No doubt the Oba­ma administration’s fail­ure to tru­ly sup­port the peo­ple rather than gov­ern­ments dur­ing the Arab Spring was in part due to the influ­ence of Sau­di Ara­bia and the UAE, two coun­tries ter­ri­fied of demo­c­ra­t­ic change on their doorstep and the emer­gence of a polit­i­cal Islam that doesn’t rely on the rule of a roy­al fam­i­ly. The Sau­di and UAE’s lob­by machines in Wash­ing­ton have been around for years, quash­ing any con­gres­sion­al crit­i­cism, gar­ner­ing sym­pa­thy from jour­nal­ists, and until recent­ly act­ing behind a shroud of K Street lob­by­ing firms. Gulf state influ­ence has only mul­ti­plied under this admin­is­tra­tion through a coor­di­nat­ed front with Israel to push for an end to the Iran nuclear deal and foment a U.S.-led con­fronta­tion with Iran in var­i­ous venues across the region, includ­ing Yemen.

That’s why the vote this week on the bipar­ti­san war pow­ers res­o­lu­tion on Yemen (S.J.Res. 54), led by Sen­a­tors Bernie Sanders (I‑VT), Mike Lee (R‑UT), and Chris Mur­phy (D‑CT), is crit­i­cal on so many lev­els. It’s impor­tant to cod­i­fy the Defense Department’s deci­sion to end U.S. refu­el­ing sup­port for the Sau­di-led coali­tion in Yemen and cut off all remain­ing U.S. mil­i­tary sup­port for the coali­tion, which includes U.S. tar­get­ing assis­tance and intel­li­gence shar­ing. Vot­ing to pass S.J.Res. 54 will also bind the admin­is­tra­tion to its stat­ed posi­tion of seek­ing a nego­ti­at­ed solu­tion to the con­flict and its call for a cease­fire with­in 30 days, and pre­vent the resump­tion of U.S. sup­port should talks or a cease­fire fal­ter. Mov­ing to per­ma­nent­ly end the U.S. mil­i­tary role in the con­flict would not only be a much-need­ed sig­nal to the coali­tion that U.S. sup­port is not uncon­di­tion­al and the war must end now, but also an impor­tant step toward reassert­ing the con­sti­tu­tion­al author­i­ty of Con­gress over war-making.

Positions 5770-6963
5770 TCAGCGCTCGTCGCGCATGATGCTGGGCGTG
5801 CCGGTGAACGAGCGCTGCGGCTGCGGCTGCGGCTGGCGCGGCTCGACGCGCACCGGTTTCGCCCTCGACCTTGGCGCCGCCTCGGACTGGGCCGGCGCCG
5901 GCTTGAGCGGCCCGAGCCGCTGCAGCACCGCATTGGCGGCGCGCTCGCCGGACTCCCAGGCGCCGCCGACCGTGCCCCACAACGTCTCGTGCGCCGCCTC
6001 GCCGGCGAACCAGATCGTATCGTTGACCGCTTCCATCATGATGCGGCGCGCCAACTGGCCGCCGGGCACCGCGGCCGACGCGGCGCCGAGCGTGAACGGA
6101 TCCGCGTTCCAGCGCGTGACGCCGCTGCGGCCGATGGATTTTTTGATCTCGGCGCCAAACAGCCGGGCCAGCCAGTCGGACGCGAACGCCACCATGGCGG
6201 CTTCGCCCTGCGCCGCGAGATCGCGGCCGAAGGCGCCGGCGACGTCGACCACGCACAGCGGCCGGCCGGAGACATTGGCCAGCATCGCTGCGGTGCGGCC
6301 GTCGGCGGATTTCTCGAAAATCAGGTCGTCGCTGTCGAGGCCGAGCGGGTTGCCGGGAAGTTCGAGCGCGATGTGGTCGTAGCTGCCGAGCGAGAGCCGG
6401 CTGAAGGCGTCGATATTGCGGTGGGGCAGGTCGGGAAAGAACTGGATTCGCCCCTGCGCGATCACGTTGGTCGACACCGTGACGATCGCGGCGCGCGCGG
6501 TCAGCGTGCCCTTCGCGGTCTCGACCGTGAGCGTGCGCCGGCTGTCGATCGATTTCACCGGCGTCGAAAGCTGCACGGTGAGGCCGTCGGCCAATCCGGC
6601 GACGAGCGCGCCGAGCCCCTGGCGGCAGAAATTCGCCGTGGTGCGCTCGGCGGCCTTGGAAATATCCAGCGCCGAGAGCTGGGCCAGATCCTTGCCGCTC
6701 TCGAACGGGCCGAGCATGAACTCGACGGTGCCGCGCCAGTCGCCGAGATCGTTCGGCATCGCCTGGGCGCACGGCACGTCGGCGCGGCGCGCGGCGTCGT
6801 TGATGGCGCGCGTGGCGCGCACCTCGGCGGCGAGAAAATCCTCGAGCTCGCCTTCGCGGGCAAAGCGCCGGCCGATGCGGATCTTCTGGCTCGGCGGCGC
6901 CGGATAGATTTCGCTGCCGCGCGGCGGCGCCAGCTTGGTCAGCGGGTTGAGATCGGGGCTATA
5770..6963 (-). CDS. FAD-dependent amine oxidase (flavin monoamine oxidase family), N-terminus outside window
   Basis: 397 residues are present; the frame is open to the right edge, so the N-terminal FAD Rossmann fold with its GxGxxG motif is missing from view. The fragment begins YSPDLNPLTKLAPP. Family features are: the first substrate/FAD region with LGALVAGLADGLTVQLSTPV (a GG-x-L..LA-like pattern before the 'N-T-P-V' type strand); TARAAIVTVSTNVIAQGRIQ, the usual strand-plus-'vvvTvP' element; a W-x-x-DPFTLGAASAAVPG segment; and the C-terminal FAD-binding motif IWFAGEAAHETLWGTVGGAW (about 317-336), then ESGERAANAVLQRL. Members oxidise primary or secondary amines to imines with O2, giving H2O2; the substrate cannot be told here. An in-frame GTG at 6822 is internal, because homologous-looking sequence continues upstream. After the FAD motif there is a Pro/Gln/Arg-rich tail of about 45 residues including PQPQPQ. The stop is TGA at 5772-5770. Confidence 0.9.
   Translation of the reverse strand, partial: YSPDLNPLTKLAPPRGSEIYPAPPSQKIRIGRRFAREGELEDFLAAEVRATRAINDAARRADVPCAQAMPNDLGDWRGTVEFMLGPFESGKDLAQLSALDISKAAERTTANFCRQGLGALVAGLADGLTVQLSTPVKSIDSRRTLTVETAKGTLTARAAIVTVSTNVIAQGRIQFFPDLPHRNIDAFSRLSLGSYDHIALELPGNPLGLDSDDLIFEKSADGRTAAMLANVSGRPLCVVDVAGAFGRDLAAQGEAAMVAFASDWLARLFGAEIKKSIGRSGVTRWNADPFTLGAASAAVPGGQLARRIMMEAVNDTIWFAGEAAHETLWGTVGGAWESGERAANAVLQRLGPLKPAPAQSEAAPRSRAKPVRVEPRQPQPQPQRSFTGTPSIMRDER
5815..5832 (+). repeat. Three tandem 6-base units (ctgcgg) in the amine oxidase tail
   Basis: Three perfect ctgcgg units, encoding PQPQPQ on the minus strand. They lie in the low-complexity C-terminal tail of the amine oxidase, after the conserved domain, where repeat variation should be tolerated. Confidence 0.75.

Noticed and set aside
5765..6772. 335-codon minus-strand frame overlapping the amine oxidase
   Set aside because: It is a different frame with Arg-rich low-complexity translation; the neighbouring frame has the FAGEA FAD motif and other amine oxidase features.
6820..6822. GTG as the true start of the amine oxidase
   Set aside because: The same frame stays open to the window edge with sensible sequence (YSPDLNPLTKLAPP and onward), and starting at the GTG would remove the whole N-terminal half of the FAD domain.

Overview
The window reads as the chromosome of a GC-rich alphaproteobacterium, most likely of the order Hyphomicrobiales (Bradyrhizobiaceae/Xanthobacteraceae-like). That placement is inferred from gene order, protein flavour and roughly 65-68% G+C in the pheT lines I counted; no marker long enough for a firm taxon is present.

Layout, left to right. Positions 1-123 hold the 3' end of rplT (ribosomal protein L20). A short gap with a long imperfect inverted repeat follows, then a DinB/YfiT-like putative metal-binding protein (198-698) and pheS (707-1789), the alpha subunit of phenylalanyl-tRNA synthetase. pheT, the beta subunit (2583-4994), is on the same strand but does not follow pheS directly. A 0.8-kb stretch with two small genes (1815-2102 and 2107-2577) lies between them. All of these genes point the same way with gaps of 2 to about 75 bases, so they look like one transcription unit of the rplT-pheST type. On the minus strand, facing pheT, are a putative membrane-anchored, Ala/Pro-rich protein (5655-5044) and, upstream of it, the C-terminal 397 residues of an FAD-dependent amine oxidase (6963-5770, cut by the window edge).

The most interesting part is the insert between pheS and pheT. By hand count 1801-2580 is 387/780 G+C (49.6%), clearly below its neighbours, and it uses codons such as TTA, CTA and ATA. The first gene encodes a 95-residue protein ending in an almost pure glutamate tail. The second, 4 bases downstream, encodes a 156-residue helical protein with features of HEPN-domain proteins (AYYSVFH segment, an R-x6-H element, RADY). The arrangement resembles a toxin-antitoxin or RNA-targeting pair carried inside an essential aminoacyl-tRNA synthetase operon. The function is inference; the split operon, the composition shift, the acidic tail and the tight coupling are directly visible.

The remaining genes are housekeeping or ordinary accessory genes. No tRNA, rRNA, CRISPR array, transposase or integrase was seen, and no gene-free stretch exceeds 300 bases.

But this vote could sig­nal some­thing even more impor­tant. If the bill pass­es, the Sen­ate could stop the president’s plan for more war in the region in its tracks. It could show that there are lim­its to the tired Wash­ing­ton con­sen­sus that mil­i­tary con­fronta­tion is worth throw­ing Amer­i­can val­ues and inter­na­tion­al norms out the win­dow to main­tain a hand-in-glove rela­tion­ship with bru­tal dic­ta­tors. It may also final­ly sig­nal that, at the very least, Con­gress final­ly rec­og­nizes that back­ing despots who kill dis­si­dents at home and abroad, starve mil­lions of civil­ians for ques­tion­able mil­i­tary advan­tages, and use threats to keep Wash­ing­ton silent is a tried-and-failed strat­e­gy that serves no one but the despots themselves.

This arti­cle first appeared on LobeL­og.

Kate Kiz­er is the pol­i­cy direc­tor at Win With­out War. She is an expert on U.S. for­eign pol­i­cy and democ­ra­ti­za­tion in the Mid­dle East. Fol­low her on Twit­ter @KateKizer.